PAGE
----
• The timing of the transfer depends on the patient’s menstrual cycle and the type of hormones they are taking to prepare the endometrium (the lining of the uterus) for implantation.
  • The transfer can be done either in a natural cycle, where no hormones are used and the transfer is based on ovulation, or in a medicated cycle, where hormones are used to suppress ovulation and control the endometrium development.
  • The number of embryos transferred depends on the patient’s age, medical history, and preference. Usually, one or two embryos are transferred to reduce the risk of multiple pregnancy.
  • After the transfer, the patient may need to take progesterone supplements to support the pregnancy until a blood test confirms if the embryo has implanted or not.

A FET cycle has several advantages over a fresh embryo transfer, such as avoiding ovarian hyperstimulation syndrome, allowing genetic testing of the embryos, and preserving fertility for future use. Ultimately, there is almost no difference in pregnancy rates between fresh and frozen transfers if one isn’t performing PGT-A. Though this varies among clinics, some clinics see much higher implantation rates after PGT-A, particularly if there is higher risk for aneuploidy (chromosomal abnormalities). 

Zygote intrafallopian transfer (ZIFT)

Zygote intrafallopian transfer (ZIFT) is a type of assisted reproductive technology (ART) that can help couples with infertility problems conceive a child. ZIFT works by combining the processes of in vitro fertilization (IVF) and gamete intrafallopian transfer (GIFT). In ZIFT, eggs are retrieved from a woman’s ovaries and fertilized with sperm in a laboratory. The resulting zygotes, or fertilized eggs, are then transferred into the woman’s fallopian tubes using a surgical procedure called laparoscopy. This allows the zygotes to implant in the uterus naturally, as they would in a normal pregnancy.

ZIFT is suitable for women who have at least one functioning fallopian tube and normal ovulation, and for men who have adequate sperm quality and quantity. ZIFT may also be an option for couples who have failed to conceive with other ART methods, such as IVF or GIFT. ZIFT has a relatively low success rate compared to conventional IVF, but it also has some drawbacks. ZIFT is more expensive and invasive than IVF or GIFT, and it carries a higher risk of multiple pregnancy and ectopic pregnancy. ZIFT also requires the use of fertility drugs to stimulate egg production (as with all IVF procedures), which can cause side effects such as ovarian hyperstimulation syndrome (OHSS), mood swings, and headaches.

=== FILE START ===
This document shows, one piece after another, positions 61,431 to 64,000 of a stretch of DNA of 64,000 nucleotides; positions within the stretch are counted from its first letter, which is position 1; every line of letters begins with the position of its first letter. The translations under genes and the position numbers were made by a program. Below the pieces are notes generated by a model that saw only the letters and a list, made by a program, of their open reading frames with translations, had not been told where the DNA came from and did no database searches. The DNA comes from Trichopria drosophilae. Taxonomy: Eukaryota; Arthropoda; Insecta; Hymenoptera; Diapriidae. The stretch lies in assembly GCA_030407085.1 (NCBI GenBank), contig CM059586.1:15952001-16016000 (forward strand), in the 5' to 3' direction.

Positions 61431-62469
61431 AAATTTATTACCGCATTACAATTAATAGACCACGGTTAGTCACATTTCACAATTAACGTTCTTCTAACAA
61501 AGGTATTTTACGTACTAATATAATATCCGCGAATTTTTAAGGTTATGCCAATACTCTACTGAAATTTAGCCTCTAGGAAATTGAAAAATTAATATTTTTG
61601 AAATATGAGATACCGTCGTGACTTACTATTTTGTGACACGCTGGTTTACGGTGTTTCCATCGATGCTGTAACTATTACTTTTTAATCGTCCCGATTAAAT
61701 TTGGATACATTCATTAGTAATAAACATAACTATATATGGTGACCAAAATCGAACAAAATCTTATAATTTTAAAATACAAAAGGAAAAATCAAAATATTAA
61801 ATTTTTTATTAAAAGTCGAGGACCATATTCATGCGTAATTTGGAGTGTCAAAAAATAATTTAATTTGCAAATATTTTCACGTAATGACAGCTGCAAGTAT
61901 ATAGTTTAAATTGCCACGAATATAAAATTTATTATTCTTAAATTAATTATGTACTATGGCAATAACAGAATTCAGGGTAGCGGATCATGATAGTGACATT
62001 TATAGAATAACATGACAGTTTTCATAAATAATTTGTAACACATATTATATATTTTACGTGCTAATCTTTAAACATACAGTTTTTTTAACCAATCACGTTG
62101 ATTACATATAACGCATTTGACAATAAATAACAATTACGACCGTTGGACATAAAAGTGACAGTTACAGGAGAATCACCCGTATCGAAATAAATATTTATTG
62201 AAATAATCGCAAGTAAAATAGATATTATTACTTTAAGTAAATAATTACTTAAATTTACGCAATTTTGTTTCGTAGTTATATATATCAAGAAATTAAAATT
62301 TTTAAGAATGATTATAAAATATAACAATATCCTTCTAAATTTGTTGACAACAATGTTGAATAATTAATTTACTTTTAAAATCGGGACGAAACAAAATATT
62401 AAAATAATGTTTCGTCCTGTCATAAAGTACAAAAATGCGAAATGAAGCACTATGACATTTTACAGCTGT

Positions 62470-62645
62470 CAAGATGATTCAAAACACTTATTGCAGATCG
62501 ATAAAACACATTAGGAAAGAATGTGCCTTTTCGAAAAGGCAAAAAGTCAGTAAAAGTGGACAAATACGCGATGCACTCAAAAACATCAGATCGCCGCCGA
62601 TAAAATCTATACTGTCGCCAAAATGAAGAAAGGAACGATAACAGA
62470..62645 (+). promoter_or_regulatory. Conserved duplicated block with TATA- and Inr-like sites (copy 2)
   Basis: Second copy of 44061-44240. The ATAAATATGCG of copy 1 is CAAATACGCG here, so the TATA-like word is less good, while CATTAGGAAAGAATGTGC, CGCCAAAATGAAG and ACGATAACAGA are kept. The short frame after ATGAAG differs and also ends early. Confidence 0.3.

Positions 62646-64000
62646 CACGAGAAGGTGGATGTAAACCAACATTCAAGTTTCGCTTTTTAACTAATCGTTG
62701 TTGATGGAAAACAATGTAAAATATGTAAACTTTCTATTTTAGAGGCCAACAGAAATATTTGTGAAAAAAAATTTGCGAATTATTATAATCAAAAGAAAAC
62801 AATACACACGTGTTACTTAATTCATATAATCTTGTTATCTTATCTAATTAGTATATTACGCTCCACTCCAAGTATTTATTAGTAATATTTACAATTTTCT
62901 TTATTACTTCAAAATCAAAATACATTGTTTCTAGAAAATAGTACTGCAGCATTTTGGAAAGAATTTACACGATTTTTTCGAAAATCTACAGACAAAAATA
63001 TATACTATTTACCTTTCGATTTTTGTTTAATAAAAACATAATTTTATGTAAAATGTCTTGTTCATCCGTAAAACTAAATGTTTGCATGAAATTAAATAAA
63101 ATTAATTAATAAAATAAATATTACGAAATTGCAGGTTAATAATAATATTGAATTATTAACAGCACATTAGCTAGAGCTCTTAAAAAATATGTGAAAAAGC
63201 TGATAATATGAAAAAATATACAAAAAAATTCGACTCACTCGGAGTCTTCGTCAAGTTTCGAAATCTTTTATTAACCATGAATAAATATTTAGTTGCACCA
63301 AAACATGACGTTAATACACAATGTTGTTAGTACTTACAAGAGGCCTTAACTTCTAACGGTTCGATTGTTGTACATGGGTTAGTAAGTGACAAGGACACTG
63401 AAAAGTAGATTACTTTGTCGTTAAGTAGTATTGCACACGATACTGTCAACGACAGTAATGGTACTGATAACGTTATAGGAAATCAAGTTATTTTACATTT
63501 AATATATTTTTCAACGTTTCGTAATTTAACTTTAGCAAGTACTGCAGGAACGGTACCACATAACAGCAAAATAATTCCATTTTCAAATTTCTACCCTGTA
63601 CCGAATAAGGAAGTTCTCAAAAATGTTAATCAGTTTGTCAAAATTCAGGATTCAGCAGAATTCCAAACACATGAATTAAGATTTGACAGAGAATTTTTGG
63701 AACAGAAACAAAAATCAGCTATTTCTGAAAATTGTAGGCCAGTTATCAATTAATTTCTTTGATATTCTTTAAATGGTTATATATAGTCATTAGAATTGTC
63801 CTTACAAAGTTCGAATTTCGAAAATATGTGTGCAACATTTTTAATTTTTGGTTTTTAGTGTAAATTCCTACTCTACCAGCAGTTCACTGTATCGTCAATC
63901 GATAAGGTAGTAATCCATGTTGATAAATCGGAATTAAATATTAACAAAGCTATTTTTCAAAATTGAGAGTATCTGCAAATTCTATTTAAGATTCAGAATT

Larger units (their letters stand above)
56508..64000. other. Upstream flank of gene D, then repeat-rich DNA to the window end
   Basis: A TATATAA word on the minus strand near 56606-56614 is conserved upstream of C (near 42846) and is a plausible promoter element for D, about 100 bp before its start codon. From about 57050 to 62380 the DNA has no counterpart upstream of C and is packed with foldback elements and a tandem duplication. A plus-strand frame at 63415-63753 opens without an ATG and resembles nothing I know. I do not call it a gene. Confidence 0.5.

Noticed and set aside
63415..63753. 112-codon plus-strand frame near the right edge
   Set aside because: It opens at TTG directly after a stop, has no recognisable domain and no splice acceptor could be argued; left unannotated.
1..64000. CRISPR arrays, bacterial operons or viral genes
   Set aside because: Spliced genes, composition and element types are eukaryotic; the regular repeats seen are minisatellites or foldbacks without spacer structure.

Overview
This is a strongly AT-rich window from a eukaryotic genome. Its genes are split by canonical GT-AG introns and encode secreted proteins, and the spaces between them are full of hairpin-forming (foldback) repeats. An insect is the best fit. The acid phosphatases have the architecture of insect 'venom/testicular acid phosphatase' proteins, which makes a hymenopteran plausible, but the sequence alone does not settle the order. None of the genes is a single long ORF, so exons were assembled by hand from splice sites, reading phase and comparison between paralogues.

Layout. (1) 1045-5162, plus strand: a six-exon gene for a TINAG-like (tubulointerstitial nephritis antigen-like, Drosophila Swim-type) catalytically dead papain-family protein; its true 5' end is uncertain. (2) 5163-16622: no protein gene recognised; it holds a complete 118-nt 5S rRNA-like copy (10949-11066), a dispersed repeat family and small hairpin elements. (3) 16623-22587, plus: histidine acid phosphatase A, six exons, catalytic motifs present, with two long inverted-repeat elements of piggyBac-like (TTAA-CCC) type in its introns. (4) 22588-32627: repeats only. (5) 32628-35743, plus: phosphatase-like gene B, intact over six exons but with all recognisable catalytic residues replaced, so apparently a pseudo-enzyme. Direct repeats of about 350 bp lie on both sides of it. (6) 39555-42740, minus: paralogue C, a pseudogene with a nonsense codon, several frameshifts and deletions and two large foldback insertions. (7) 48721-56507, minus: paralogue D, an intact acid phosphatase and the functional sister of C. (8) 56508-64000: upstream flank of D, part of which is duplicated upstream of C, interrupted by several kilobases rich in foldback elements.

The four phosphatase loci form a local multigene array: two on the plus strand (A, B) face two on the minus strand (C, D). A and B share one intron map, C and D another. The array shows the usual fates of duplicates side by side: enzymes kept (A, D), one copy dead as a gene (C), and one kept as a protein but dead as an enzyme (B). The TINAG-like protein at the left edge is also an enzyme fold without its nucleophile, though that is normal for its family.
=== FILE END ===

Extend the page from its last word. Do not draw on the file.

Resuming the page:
The benefits and risks of embryo transfers

Embryo transfers have both benefits and risks that should be considered before undergoing the procedure.

Some of the benefits of embryo transfers are:

  • They can help people who have difficulty conceiving naturally due to various reasons, such as ovulation disorders, damaged fallopian tubes, endometriosis, genetic disorders, or impaired sperm production.
  • They can increase the chances of pregnancy by selecting the best quality embryos based on various factors, such as genetic testing or metabolomic profiling.
  • They can reduce the risk of transmitting genetic diseases or chromosomal abnormalities to the offspring by screening the embryos before transfer.
  • They can allow people to have more control over their family planning and reproductive choices, such as the number and timing of children.

Some of the risks of embryo transfers are:

  • They can cause physical discomfort or complications during or after the procedure, such as cramping, bleeding, infection, or perforation of the uterus. Though cramping and bleeding are common, they rarely require medical attention. Infection and perforation are exceptionally rare, and would require more oversight.
  • They can result in multiple pregnancies if more than one embryo is transferred or if one embryo splits into twins. Multiple pregnancies carry a higher risk of premature birth, low birth weight, placental problems, preeclampsia, diabetes, and cesarean delivery for the mother and the babies.
  • They can fail to achieve a pregnancy or lead to a miscarriage if the embryos do not implant or develop properly. This can be emotionally distressing and financially costly for the people involved.
  • Ultimately, anything that can go well or be complex for a normal pregnancy can happen with an embryo transfer. 

Embryo transfers are a complex and personal decision that should be made after consulting with a fertility specialist and considering all the possible outcomes and implications. 

Navigating Embryo Transfer Options

Clearly, there are many options when it comes to approaching embryo transfer, and numerous fertility treatments available. But, by understanding the basics of embryo transfer, you can approach your fertility journey with more clarity and knowledge. 

The difference maker, however, is reaching out to a fertility specialist. A specialist can assess your specific needs and address all of the questions that you have regarding your fertility. 

Don’t suffer in silence. Get answers. Get peace.